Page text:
Source: Bureau of Labor Statistics, Local Area Unemployment Statistics (LAUS)

Source: Bureau of Labor Statistics, Local Area Unemployment Statistics (LAUS)

Payroll Employment
Nonfarm payroll employment increased by 400 in June (seasonally adjusted) and the figure for May was revised upward by 300.  Nevertheless, the level of payroll employment in June was essentially unchanged from December 2015.  The sharp contrast between payroll employment growth over the past 6 months (-100) and the employment gains measured by the household survey (+33,657) is striking.  It is not unusual for the two separate data sources to diverge, but such a large and persistent gap raises questions about measurement problems.  Both employment series are subject to future revision, but the payroll statistics are generally considered to be the more accurate of the two measures.  Combined with the fact that the increases in household employment took place in an unprecedented three consecutive months of 10,000+ increases (January through March), we remain somewhat skeptical of the validity of recent unemployment rate statistics.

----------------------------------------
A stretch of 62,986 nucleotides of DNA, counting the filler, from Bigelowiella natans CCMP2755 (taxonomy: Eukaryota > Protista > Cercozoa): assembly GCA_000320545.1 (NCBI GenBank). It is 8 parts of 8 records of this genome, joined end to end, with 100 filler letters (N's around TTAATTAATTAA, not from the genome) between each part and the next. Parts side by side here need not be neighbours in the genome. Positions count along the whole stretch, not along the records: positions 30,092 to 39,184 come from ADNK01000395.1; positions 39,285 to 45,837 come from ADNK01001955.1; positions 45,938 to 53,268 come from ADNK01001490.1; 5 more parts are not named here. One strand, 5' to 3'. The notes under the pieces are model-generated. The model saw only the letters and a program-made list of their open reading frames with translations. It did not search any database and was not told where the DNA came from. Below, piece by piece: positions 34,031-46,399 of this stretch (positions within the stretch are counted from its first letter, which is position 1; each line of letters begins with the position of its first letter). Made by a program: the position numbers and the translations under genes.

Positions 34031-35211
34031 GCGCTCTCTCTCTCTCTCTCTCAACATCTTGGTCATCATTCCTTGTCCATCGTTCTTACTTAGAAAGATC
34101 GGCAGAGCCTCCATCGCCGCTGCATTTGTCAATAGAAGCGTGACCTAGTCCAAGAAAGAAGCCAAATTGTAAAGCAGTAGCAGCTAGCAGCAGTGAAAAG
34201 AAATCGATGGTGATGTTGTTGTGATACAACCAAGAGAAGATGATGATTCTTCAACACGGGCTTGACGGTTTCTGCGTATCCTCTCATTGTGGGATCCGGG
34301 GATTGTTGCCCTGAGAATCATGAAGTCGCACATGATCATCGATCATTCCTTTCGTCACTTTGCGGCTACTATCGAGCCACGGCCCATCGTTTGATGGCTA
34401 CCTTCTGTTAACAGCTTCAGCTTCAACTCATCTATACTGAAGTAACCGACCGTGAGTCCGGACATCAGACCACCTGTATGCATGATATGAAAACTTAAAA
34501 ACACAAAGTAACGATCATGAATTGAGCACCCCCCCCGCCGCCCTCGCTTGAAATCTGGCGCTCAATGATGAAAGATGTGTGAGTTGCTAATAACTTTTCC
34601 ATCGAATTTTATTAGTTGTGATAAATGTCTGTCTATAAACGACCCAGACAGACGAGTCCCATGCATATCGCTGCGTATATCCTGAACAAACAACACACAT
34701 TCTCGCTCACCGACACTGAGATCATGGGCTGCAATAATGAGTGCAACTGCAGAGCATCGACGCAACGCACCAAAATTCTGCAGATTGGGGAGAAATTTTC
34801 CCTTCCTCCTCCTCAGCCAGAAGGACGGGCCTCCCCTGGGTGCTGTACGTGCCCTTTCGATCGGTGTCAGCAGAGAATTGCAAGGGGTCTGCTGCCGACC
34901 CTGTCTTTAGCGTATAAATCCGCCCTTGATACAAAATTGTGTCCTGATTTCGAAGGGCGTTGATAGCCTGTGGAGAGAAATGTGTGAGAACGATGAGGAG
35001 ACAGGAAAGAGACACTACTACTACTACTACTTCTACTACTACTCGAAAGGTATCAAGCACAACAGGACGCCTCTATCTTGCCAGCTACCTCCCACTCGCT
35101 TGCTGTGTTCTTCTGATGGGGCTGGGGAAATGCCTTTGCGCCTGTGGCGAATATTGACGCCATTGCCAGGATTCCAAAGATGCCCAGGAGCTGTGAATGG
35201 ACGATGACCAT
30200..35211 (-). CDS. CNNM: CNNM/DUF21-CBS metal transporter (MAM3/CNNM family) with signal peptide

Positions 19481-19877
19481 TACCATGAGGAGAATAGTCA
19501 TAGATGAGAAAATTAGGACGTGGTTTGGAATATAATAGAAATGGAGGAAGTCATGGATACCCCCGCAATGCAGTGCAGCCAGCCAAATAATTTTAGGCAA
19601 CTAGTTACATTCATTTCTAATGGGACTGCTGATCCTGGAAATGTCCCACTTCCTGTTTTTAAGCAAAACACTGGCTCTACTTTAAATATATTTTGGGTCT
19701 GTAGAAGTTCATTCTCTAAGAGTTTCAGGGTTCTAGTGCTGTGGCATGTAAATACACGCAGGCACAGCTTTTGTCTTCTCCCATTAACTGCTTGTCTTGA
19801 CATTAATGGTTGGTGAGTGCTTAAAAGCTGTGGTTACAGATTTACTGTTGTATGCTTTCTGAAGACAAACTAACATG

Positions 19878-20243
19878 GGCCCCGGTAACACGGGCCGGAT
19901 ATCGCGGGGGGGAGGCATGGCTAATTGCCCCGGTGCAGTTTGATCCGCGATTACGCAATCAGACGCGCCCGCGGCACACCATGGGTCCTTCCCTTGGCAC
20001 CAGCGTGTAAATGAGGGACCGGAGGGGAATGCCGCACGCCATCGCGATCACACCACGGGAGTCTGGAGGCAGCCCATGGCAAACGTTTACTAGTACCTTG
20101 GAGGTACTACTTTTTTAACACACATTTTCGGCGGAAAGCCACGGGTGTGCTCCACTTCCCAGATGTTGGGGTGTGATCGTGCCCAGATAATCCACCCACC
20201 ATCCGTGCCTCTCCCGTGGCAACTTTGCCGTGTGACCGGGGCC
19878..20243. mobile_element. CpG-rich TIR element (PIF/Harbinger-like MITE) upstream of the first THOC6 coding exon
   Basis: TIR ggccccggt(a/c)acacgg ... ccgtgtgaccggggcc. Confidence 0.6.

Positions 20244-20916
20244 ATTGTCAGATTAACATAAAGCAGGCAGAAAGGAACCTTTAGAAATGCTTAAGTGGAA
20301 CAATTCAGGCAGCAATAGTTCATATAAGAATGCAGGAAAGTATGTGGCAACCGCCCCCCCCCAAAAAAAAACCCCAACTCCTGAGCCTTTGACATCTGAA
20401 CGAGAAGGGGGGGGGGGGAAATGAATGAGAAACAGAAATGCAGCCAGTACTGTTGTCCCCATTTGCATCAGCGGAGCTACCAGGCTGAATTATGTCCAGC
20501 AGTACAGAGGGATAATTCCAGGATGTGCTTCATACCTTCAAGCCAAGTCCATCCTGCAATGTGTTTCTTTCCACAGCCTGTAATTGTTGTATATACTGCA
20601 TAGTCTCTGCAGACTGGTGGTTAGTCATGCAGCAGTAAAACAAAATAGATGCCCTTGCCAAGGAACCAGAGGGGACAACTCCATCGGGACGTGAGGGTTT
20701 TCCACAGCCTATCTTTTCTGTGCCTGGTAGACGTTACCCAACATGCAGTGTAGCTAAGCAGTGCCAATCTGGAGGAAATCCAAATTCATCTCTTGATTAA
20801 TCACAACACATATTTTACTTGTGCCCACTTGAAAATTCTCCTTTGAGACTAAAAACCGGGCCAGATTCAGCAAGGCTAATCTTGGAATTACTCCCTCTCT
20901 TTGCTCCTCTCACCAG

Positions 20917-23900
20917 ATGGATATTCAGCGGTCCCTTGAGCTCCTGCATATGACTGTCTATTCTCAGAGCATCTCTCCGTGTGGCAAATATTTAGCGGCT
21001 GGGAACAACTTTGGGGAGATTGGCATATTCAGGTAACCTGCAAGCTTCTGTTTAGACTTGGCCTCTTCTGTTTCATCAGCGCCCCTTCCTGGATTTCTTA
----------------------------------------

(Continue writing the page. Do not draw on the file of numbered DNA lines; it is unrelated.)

Source:  Bureau of Labor Statistics

Source: Bureau of Labor Statistics

A breakdown by sectors shows that payroll employment shows gains in most sectors, particularly the service-providing sectors.  A prominent exception was Education & Health services, which declined by 1,300 jobs after expanding 7,400 in the previous 12-month period.  Retail Trade was another sector showing a setback from previous growth trends.  Professional & Business Services continues to be the fastest growing sector, increasing by over 28,000 since the employment trough of February 2010.  Growth in Professional & Business Services has accounted for over one-third of all job growth during this economic expansion.

Source: Bureau of Labor Statistics, Current Employment Statistics (CES)

Source: Bureau of Labor Statistics, Current Employment Statistics (CES)

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*Seasonally adjusted data for Arkansas nonfarm payroll employment, reported in a format compatible with the monthly news release from the Arkansas Department of Workforce Services, can be found hereTable-Seasonally Adjusted NFPE.

Arkansas Employment and Unemployment – May 2016

By , June 17, 2016 2:31 PM

The monthly report on employment and unemployment showed yet another decline in the Arkansas unemployment rate in May:  the rate declined 0.1% to an all-time low of 3.8%.  Over the past 12 months, the unemployment rate has fallen 1.6% — the second-largest decline in the country (next to Tennessee’s 1.7%).